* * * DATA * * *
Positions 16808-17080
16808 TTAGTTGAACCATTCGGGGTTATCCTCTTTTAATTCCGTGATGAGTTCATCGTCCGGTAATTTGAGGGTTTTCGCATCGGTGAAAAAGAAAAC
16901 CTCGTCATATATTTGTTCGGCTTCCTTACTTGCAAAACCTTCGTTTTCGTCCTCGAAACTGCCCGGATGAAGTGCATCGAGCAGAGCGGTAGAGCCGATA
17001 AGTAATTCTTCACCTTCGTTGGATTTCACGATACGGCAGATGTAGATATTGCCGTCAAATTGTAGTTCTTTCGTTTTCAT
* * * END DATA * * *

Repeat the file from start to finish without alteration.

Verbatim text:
Positions 16808-17080
16808 TTAGTTGAACCATTCGGGGTTATCCTCTTTTAATTCCGTGATGAGTTCATCGTCCGGTAATTTGAGGGTTTTCGCATCGGTGAAAAAGAAAAC
16901 CTCGTCATATATTTGTTCGGCTTCCTTACTTGCAAAACCTTCGTTTTCGTCCTCGAAACTGCCCGGATGAAGTGCATCGAGCAGAGCGGTAGAGCCGATA
17001 AGTAATTCTTCACCTTCGTTGGATTTCACGATACGGCAGATGTAGATATTGCCGTCAAATTGTAGTTCTTTCGTTTTCAT